3/5 experts say no.
Cue the sound of a thousand grills shedding a summer-hot tear: burgers, as we know them, are not a health food, most of our experts agree.
But there might be some wiggle room there, depending on what’s in your patty. “Fatty beef from dubiously fed cattle, slathered in sugary ketchup and placed between two haves of a refined flour bun? No thanks,” says David Katz, MD, director of the Yale University Prevention Research Center. Same for any beef burger not made with 90-97% lean ground beef, says Julia Zumpano, a registered dietitian in preventive cardiology at Cleveland Clinic.
However, Kristi King, senior clinical dietitian at Texas Children’s Hospital, gives a thumbs up to burgers in moderation and in proper portion sizes; burgers are high in protein, vitamin B12 and iron, she says. Plus, says Zumpano, if you make the burgers yourself, you can control the ingredients and maximize the better-for-you elements while cutting down on the more harmful ones.
Moderation, of course, is the key word. Eating beef burgers regularly isn’t a good idea for a few reasons, says Erica Frank, MD, professor and Canada research chair in preventive medicine and population health at the University of British Columbia. Beef burgers are loaded with saturated fat, she points out; an ungarnished fast-food cheeseburger has 29% of your daily FDA-recommended limit.
Then, of course, every burger comes with a large side of environmental issues. Beef isn’t the most sustainable meat to produce. “Raising a cow takes a huge amount of water,” she says—between 4,000-18,000 gallons for a hamburger, according to the U.S. Geographical Survey. Livestock production is a large contributor to climate change, she says, and the Food and Agriculture Organization (FAO) of the United Nations says the livestock sector is responsible for 18% of global greenhouse gas emissions worldwide.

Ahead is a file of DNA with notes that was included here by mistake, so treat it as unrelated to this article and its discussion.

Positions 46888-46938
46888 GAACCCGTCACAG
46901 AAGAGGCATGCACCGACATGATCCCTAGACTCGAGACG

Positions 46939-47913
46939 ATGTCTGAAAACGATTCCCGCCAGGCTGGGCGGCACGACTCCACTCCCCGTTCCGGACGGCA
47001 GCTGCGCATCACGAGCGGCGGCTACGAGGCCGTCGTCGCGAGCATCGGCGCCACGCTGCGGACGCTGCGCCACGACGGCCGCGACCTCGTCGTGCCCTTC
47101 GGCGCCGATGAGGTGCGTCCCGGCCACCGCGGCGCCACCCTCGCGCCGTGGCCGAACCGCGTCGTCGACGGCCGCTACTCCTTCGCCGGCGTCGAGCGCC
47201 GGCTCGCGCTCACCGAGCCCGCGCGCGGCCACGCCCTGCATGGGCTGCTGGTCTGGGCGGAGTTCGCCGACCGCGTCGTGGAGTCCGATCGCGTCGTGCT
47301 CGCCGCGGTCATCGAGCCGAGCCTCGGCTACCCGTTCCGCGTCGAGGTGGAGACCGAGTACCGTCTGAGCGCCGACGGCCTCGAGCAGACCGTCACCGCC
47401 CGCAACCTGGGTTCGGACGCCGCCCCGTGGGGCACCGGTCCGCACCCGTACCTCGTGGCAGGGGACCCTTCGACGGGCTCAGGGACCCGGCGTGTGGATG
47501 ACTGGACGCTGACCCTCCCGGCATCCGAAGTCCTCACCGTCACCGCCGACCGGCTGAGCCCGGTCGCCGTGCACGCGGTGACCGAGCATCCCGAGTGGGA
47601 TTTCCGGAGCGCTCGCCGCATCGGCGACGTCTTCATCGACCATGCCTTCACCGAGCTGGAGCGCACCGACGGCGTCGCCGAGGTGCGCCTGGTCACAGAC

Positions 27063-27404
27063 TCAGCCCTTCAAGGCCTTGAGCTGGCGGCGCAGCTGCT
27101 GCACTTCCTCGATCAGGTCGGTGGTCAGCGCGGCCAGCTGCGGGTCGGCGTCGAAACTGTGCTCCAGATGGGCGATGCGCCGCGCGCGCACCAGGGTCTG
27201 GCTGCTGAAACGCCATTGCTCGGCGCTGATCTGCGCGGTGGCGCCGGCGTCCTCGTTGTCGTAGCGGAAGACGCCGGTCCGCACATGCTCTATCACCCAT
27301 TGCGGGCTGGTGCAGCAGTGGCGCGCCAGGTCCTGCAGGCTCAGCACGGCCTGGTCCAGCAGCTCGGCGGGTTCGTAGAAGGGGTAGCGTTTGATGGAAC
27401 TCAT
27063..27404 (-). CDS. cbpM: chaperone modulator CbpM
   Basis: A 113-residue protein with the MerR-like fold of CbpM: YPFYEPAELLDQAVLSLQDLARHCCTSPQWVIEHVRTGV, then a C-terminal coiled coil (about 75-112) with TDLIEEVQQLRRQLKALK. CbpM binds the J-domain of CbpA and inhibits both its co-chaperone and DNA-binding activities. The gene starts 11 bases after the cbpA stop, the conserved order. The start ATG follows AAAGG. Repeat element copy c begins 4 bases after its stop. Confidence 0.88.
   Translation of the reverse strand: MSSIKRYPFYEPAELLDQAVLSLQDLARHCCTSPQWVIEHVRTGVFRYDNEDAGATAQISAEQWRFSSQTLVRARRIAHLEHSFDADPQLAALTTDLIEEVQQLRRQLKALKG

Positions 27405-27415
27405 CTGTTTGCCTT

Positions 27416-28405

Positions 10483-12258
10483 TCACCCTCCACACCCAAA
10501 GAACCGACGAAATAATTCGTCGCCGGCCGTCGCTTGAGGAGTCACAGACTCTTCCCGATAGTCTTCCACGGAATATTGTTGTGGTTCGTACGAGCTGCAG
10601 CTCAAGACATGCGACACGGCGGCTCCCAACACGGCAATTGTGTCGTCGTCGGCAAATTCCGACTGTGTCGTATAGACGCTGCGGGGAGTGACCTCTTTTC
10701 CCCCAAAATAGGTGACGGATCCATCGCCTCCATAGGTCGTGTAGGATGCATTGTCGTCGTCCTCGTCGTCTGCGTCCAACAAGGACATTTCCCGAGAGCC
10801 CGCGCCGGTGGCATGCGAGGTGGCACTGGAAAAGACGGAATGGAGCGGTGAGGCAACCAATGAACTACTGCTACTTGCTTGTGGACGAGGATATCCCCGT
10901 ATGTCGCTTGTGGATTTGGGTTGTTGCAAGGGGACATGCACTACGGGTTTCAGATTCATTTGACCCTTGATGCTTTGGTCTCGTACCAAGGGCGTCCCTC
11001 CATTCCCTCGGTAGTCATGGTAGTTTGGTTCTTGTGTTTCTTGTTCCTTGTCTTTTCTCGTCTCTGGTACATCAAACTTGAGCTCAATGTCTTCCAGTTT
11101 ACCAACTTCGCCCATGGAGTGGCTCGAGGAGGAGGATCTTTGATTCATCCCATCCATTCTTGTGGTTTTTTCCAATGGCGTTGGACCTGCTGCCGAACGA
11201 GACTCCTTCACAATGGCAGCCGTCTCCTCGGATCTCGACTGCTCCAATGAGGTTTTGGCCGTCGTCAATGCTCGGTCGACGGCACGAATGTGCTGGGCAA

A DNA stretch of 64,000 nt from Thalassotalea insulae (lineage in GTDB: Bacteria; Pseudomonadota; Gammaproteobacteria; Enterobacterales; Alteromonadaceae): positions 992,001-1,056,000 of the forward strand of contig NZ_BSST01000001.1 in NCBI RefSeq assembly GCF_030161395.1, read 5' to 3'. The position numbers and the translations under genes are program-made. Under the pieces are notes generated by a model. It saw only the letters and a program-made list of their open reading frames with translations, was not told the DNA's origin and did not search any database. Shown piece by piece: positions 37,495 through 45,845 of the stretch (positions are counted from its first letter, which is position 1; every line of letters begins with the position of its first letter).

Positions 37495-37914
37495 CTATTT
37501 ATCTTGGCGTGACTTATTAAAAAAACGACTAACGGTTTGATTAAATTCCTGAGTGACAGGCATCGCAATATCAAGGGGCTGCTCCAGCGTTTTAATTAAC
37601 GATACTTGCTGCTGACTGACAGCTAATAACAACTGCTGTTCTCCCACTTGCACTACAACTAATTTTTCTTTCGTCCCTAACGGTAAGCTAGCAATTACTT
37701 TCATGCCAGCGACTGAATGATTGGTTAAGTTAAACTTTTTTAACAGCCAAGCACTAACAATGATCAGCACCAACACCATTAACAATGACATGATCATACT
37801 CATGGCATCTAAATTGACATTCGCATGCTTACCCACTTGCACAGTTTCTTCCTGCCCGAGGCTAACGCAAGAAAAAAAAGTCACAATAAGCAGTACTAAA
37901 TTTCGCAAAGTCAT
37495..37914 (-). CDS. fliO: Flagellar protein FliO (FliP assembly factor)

“The reality is that global demand for meat is increasing nearly 2 percent a year,” says Rebecca Shaw, PhD, associate vice president and senior lead scientist at the Environmental Defense Fund. “As incomes rise, so does demand for meat protein.” Plant-based proteins can help ease that load, but “the bottom line is that we need to make beef, pork and poultry as sustainable as possible,” she says. One way to make burgers better for the earth is to change the way we raise a primary source of cow feed: U.S. corn, nearly 40 percent of which goes towards animal chow, Shaw says. “The low-hanging fruit is to grow this corn more sustainably by reducing excess fertilizer used to grow the corn,” she says. “This will reduce greenhouse gas emissions and improve water quality.”
Choosing grass-fed—instead of corn-fed—meat is one way to earn burgers a slightly higher rating in Katz’s opinion; you have his permission to plate grass-fed beef bison on a whole-grain bun with slices of tomato, onion, avocado and lettuce. He gives a “definite yes,” though, to his wife’s special: a mix of lean, free-range ground turkey and lentils, patted atop a homemade whole-wheat bun with vegetables and salsa.